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COVID-19


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From the web:
The Miami Herald reported Saturday (18 April 2020) that Gov. Ron DeSantis' top attorney reached out to Holland & Knight, which represents the Herald, to sway them not to file a lawsuit the newspaper was preparing in its pursuit of information the administration has about the names of elder-care facilities affected by the coronavirus. The pressure worked. The firm decided not to file the lawsuit. Let that sink in. The governor of the state of Florida put pressure on the law firm representing a media outlet seeking information during a public health crisis. And it worked. https://www.miamiherald.com/news/coronavirus/article241942211.html

Seen in the comments at https://news.yahoo.com/trump-administration-require-nursing-homes-005004929.html




It is no wonder that COVID-19 related cases overwhelmed New York hospitals. It is not a result of any shortage of money for new hospitals. New York law forbids adding a new hospital unless you have been favored by bureaucrats with a certificate of need. Government bureaucrats restrict the quantity of hospital beds much the way they used taxi medallions to limit the number of taxis on the streets of New York City. As Mercatus Center explains,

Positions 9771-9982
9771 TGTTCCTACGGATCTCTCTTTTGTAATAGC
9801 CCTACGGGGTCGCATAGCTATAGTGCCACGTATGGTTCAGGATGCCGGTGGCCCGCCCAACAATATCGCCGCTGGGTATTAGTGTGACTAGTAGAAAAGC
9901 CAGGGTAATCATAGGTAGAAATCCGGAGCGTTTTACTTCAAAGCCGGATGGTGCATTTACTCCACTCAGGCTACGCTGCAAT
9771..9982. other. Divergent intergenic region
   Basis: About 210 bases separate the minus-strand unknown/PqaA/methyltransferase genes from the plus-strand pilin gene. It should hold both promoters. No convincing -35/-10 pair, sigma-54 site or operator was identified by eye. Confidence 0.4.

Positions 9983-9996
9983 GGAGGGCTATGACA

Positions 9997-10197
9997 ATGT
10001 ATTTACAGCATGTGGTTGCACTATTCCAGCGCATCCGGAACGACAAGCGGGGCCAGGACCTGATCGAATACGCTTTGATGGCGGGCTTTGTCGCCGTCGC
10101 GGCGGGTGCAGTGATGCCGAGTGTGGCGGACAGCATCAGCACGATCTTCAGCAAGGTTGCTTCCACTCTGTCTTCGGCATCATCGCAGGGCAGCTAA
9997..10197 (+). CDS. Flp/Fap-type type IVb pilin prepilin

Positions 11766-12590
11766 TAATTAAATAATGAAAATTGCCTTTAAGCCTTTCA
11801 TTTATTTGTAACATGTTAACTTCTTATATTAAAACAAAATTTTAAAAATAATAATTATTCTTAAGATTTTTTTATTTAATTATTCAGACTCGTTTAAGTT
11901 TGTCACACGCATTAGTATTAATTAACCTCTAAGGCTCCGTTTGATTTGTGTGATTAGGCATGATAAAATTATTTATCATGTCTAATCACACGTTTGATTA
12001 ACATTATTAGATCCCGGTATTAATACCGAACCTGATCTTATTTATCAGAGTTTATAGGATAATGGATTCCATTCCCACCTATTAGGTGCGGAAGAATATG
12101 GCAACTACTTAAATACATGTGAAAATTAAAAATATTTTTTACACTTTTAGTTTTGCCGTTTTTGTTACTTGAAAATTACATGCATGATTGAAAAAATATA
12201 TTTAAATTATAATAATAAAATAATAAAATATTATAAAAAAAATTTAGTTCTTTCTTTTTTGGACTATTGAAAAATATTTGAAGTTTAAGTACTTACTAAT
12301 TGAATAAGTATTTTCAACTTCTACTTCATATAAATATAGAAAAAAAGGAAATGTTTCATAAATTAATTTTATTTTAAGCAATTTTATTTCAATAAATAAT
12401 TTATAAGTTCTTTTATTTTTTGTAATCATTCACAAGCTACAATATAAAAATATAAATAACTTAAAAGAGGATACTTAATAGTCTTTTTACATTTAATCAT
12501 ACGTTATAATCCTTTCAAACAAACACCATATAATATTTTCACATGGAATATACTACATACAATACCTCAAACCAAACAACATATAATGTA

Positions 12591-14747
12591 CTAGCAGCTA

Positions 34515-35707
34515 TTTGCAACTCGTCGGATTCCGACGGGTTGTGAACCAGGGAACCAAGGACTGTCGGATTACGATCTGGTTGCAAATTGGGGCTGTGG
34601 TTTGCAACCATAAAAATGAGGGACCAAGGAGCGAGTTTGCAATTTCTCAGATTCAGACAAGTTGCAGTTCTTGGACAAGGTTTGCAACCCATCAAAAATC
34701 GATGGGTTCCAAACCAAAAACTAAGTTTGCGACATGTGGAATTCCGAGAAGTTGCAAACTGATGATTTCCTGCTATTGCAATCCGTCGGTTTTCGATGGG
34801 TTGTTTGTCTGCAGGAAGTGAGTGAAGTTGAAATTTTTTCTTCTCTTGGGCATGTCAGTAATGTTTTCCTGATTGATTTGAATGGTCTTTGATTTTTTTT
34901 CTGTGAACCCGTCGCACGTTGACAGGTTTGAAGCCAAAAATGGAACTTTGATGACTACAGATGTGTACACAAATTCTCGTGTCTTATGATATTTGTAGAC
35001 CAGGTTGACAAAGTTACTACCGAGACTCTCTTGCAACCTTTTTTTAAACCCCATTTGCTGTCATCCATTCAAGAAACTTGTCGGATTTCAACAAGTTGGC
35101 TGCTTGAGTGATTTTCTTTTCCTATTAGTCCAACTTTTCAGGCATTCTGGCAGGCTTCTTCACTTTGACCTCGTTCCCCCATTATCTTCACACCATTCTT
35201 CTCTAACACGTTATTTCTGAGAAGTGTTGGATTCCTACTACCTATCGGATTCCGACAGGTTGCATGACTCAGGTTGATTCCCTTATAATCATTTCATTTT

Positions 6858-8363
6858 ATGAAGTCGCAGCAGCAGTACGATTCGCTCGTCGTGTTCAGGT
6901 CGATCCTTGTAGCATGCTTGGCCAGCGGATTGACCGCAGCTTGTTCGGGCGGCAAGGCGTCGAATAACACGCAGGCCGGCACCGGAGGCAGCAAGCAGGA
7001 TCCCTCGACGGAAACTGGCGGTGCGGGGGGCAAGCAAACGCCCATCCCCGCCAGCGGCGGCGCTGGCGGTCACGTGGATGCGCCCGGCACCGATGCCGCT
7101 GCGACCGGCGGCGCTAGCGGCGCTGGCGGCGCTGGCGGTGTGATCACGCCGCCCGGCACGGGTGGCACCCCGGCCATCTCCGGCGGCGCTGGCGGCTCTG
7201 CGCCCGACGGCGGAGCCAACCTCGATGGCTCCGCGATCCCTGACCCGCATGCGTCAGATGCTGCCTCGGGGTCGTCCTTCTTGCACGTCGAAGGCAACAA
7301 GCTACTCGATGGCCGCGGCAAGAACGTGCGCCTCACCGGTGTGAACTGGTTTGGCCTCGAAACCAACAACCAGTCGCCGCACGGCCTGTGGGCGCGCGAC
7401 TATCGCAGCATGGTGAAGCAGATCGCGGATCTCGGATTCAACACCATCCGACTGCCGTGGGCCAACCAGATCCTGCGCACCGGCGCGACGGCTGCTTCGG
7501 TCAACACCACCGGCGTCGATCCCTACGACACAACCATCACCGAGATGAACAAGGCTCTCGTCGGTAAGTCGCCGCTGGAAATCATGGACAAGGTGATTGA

Certificate-of-need (CON) laws require healthcare providers to obtain permission before they open or expand their practices or purchase certain devices or new technologies. Applicants must prove that the community “needs” the new or expanded service, and existing providers are invited to challenge would-be competitors’ applications. CON laws have persisted in spite of mounting evidence from health economists, regulatory economists, and antitrust lawyers showing that these laws fail to achieve their intended goals.